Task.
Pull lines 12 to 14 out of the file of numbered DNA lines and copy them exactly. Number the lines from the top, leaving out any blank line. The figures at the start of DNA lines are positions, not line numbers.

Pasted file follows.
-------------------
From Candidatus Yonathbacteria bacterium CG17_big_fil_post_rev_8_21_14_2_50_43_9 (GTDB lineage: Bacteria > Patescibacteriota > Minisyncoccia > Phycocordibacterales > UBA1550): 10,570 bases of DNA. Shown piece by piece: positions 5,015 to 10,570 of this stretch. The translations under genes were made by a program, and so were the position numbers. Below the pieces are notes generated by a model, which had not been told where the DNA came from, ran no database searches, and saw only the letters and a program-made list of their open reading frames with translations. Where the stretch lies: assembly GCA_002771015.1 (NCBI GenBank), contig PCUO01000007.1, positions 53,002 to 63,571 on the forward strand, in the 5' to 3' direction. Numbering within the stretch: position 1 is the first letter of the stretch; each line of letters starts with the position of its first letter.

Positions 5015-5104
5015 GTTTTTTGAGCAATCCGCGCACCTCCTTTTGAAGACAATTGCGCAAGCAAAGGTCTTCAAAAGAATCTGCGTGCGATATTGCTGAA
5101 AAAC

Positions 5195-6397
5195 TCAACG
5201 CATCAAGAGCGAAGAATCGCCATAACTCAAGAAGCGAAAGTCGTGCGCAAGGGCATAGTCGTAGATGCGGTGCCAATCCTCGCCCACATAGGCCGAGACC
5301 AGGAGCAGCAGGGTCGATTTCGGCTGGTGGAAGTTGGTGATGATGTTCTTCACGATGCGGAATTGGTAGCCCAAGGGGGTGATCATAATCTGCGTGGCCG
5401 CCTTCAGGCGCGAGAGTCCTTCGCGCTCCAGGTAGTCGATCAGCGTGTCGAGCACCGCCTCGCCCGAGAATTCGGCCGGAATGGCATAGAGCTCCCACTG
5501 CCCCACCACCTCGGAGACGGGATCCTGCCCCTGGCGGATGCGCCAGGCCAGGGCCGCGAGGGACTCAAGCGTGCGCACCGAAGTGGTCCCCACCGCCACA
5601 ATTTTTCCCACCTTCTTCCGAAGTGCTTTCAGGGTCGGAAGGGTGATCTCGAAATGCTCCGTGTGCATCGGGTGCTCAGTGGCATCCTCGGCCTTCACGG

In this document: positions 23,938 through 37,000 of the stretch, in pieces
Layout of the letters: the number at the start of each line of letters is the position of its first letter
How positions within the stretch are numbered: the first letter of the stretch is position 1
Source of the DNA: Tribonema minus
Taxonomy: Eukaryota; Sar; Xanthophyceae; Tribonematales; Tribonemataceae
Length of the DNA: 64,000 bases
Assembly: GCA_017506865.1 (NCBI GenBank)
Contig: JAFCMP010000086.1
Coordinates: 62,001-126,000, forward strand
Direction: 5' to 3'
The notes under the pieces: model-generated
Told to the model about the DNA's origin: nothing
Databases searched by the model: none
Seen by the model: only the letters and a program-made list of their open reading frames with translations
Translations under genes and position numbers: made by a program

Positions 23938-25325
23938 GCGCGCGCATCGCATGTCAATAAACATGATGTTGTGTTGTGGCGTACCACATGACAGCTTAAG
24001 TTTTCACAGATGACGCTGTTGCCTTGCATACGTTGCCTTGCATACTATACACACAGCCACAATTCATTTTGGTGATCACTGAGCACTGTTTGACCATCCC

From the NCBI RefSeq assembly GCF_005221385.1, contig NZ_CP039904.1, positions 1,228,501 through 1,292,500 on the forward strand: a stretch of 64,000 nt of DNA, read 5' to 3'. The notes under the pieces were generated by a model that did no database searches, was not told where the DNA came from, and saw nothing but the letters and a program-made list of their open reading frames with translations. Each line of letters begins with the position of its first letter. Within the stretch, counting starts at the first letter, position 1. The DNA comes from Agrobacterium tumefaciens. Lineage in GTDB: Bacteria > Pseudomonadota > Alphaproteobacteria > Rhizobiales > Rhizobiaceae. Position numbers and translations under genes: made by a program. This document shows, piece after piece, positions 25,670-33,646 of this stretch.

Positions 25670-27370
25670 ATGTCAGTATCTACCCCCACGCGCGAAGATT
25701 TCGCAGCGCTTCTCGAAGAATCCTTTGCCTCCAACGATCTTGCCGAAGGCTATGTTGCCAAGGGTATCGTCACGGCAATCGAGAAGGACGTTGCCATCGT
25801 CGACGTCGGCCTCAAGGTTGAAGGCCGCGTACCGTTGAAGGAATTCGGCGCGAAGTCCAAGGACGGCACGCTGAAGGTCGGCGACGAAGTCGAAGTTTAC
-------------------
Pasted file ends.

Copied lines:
In this document: positions 23,938 through 37,000 of the stretch, in pieces
Layout of the letters: the number at the start of each line of letters is the position of its first letter
How positions within the stretch are numbered: the first letter of the stretch is position 1